31 reputation
5
bio website richardgriffiths.azurewebsite…
location United Kingdom
age 37
visits member for 1 year, 11 months
seen Oct 31 at 16:21

I'm a late starter to coding, at time of writing I'm 36 and started coding in VB at 33-in fits and starts, in between my main duties, in 2010. So I don't have any formal background in it. My day job was purely content research and entry, I decided programming would make it faster.

I'm very keen on finding a good junior dev role with an experienced team. My ideal company would be a small startup or a very non corporate environment where the emphasis is on results and making things happen. I've a conceptual grasp of many programming concepts, however my practical project experience is currently limited and definitely at a junior level.

Current skills include VB, C#, F# plus SQL and R; in each language I'm keen on using them idiomatically-Sets for SQL, vectors for R, functional first in F#, OOP in VB/C#. In addition, I've used T4 templating, plenty of LINQ, entity framework, WPF in addition to Winforms, F# type providers and written a generic dynamic rules engine that generates a list of lambda predicates using expression trees in VB.

I'm interested in meta programming, machine learning and a data analysis - these more than front end design.

Other projects include a simply flowdocument printer with header, pagination, scaling and variable margin/border thickness.

My aim is end up at roughly the consultant architect level - it's just an idea really, to be able to jump into a project, grok the business model/domain lingo/understand what is to be solved then work on what tools actually make solving them the most straightforward. So whilst I really enjoy working with technology, I'm just as intent on taking large leaves out of the book of Domain Driven Design and actually sitting with clients to understand just how their work flows and how it could be made to flow.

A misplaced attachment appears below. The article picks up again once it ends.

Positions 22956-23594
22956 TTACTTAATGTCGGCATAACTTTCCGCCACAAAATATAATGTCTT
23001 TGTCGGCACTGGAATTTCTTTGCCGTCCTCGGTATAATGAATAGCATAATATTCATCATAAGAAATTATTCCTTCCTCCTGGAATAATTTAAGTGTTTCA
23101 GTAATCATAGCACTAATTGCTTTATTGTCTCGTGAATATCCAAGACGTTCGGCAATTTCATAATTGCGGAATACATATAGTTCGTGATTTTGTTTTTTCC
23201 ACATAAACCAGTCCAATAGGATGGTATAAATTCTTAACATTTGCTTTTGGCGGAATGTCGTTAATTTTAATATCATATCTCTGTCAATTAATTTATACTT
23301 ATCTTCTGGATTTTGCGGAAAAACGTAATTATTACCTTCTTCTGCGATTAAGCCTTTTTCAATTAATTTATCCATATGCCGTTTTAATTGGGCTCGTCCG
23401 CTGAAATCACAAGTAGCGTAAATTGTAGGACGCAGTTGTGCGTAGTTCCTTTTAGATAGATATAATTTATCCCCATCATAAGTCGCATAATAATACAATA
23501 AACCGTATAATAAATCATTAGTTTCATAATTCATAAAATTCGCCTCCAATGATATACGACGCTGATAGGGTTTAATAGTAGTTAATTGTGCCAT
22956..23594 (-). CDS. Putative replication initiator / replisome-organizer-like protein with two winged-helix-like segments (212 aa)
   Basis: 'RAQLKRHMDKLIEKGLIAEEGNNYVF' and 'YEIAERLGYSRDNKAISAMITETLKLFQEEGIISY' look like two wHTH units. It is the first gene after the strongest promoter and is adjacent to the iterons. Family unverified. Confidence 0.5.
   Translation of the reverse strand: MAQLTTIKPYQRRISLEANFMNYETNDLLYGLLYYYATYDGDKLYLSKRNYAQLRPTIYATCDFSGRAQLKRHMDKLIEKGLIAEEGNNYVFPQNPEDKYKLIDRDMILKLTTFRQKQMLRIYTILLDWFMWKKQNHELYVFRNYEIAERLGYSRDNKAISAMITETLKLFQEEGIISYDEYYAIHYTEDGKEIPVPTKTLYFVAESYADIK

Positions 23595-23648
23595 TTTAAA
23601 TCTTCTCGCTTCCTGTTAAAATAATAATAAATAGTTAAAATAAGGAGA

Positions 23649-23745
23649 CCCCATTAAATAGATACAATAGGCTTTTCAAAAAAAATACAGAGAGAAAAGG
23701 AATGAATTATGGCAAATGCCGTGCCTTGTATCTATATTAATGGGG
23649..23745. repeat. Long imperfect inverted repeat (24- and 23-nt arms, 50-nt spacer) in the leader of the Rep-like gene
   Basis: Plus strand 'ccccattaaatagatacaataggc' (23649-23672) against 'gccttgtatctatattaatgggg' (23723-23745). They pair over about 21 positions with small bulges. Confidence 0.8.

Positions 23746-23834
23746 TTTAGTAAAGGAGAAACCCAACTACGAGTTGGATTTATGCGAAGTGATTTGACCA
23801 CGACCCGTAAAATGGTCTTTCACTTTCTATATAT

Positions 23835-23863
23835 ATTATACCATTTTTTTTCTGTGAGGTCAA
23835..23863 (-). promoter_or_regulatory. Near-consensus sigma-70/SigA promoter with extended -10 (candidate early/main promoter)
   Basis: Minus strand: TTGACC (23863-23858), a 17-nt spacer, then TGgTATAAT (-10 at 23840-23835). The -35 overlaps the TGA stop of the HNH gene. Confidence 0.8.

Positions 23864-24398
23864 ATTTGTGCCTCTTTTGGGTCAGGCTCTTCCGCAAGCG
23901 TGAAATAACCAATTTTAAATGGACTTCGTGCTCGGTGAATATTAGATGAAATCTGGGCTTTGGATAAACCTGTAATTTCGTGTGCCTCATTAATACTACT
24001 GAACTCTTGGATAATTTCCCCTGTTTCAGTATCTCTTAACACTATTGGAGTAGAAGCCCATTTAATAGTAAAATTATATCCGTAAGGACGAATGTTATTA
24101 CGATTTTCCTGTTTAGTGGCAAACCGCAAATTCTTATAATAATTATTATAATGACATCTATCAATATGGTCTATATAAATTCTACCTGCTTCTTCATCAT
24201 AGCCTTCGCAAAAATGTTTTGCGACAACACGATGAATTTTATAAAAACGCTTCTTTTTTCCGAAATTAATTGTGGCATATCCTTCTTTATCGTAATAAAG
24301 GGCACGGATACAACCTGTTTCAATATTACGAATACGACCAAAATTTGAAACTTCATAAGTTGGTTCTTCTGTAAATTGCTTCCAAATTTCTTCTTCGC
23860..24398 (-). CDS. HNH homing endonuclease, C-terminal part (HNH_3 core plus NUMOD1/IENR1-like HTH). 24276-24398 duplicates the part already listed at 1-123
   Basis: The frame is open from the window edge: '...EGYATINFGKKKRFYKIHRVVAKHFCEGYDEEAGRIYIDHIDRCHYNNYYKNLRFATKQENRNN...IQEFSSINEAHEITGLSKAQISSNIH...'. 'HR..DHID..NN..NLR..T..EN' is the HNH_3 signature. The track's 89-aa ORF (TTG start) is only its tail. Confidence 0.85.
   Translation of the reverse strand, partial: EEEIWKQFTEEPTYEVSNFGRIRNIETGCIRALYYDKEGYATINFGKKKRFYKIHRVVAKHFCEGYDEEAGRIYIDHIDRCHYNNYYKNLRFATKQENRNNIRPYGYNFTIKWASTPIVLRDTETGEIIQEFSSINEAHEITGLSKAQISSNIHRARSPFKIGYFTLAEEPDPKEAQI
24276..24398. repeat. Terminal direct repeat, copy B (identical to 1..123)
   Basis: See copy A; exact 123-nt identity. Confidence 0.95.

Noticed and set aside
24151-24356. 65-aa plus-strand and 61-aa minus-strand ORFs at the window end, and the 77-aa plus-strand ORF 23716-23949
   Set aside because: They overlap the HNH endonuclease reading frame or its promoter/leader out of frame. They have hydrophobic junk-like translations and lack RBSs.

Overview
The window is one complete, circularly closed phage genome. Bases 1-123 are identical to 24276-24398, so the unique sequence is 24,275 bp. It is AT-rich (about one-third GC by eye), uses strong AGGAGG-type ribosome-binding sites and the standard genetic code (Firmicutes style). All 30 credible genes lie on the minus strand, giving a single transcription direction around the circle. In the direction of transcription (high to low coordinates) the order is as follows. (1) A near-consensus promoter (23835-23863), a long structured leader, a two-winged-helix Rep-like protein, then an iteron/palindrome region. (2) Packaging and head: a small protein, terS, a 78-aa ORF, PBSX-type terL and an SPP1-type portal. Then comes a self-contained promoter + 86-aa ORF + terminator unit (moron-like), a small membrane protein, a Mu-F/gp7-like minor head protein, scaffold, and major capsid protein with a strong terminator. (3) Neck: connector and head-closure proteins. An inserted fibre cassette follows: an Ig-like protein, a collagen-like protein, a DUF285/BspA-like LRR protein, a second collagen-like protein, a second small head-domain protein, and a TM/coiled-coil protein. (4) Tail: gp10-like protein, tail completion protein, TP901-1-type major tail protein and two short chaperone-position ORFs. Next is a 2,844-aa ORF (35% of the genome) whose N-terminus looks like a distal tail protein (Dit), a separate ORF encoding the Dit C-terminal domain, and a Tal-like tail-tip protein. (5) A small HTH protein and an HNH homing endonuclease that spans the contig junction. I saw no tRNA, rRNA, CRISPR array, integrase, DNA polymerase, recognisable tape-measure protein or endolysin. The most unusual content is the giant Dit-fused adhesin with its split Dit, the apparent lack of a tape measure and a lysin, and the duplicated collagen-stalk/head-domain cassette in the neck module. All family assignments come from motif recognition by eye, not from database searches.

I don't think people should have to just adapt to software. I don't think software can be quickly made to adapt to people either but I do think there is a solid balance to be struck and it should be biased towards the people NOT the implementation.

I'd like to get into specialist arenas with code, especially medical or scientific stuff despite lacking bits of paper. So on the side I'm studying maths and neurosciences, in the hope I can get onto a decent course or three in time to come.

I'm very interested in getting into a challenge that is both intriguing but beyond me so that I'm forced to work out how to express solutions in code thoroughly. To this end I'm currently working on implementing, from scratch, a form of gene expression programming in F#; normally one would use a ready made library however it's a personal learning project that will require most of F# syntax! such as computation expressions, quotations, async and parallel programming and more to complete. At this point I've a basic string to gene symbol parser written.